To deal with Russian and Chinese strategic nuclear forces designed to strike the United States, however, the 2019 MDR accepts that, for now, “the United States relies on nuclear deterrence” — the threat of nuclear war with Russia or China — to dissuade either power from attacking the United States. The administration’s short-term plans call for the installation of 20 additional interceptors at an existing facility in Alaska, radar upgrades and perhaps building one additional interceptor site — meaning that any protection of the U.S. homeland against Russian and Chinese missiles will remain extremely limited in the near term.

The MDR talks regional but looks to dual-use technologies

The long-term technological developments that the 2019 MDR sets in motion may raise questions about whether the new U.S. missile defense strategy is really aimed at regional defense or whether the ultimate goal is a defense against the strategic missiles Russia and China aim at the U.S. homeland.

The MDR lays the groundwork for considerable integration between regional and strategic missile defense systems — including an expanded role for the SM-3 interceptor, originally designed to deal with regional threats, to strengthen U.S. homeland defense during a crisis with a small nuclear power like North Korea. But the MDR’s statements about the possible role of homeland defense against Russia and China now make it likely that Moscow and Beijing will see this ambiguity between regional and strategic capabilities as a new threat to their strategic forces. The U.S. ambiguity may be a deliberate move, in the context of the administration’s emphasis on the value of missile defense in deterring attack through increasing adversary uncertainty.

The MDR also places new emphasis on exploring options to intercept ballistic missiles in the “boost phase” of flight — shortly after launch and while the payload has yet to deploy — enabled by a new space-based sensor layer. The MDR suggests this may include fitting interceptors to the F-35 fighter, laser-armed drones and even space-based interceptors.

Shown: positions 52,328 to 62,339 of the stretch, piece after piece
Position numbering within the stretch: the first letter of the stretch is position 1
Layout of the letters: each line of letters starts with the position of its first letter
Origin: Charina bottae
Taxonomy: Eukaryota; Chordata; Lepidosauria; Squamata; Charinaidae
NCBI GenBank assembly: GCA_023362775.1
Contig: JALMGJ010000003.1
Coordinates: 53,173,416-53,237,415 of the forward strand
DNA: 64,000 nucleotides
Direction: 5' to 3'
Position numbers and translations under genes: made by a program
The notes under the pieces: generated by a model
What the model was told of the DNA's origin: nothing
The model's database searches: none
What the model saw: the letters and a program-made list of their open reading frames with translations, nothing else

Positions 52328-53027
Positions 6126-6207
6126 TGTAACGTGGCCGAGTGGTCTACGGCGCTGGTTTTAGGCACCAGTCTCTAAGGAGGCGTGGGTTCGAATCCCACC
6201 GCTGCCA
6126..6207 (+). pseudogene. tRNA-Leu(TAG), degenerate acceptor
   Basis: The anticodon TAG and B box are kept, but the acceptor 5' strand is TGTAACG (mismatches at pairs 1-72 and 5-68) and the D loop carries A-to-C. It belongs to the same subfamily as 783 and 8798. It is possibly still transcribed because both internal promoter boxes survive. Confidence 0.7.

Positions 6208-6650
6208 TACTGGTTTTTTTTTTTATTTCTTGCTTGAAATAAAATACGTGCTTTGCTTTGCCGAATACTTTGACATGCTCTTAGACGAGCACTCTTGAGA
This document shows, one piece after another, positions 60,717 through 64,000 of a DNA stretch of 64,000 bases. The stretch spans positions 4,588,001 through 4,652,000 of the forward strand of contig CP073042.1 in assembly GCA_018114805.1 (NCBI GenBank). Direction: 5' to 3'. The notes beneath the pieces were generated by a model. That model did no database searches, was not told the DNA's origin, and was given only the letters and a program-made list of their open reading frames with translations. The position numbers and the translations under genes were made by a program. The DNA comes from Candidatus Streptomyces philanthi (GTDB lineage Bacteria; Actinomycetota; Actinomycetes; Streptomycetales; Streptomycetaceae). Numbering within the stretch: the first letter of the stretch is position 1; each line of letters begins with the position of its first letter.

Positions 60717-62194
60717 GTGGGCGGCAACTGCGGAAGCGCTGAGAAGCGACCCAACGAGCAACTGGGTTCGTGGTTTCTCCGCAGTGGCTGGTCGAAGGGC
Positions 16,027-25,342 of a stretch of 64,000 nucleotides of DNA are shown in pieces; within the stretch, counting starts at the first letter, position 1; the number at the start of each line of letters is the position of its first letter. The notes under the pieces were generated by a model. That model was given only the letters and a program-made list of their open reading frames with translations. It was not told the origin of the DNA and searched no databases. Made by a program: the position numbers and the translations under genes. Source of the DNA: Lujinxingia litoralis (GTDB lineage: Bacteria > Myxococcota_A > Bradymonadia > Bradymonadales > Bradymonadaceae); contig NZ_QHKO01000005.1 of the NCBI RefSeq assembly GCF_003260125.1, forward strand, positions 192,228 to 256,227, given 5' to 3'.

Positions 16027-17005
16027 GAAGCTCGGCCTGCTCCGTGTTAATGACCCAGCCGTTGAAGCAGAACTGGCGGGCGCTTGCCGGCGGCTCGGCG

The MDR emphasizes that these systems, if ever built, would be used only against rogue states. However, Moscow and Beijing are likely to remain skeptical because such a weapon could theoretically intercept advanced Russian and Chinese missiles.

And the MDR also outlines the need for greater integration of attack operations into U.S. missile defense planning — i.e., U.S. attempts to destroy enemy missiles before launch, in the case of “conflict with a rogue state, or within a region.” This raises the possibility of integration of strikes and missile defense to limit damage in a regional conflict with Russia or China.

But such planning highlights a fundamental problem with trying to defend against nuclear threats. What one country calls preemptive defense can look like an offensive first strike. The dividing line between a regional and strategic conflict is a matter of perception — and one that may not be shared by all sides, particularly if the United States is attempting to discriminate between regional and strategic missile forces in the fog of war.

James J. Cameron is a postdoctoral research associate in the Department of War Studies at King’s College London. He is the author of “The Double Game: The Demise of America’s First Missile Defense System and the Rise of Strategic Arms Limitation” (Oxford University Press, 2017). Follow @cameronjjj.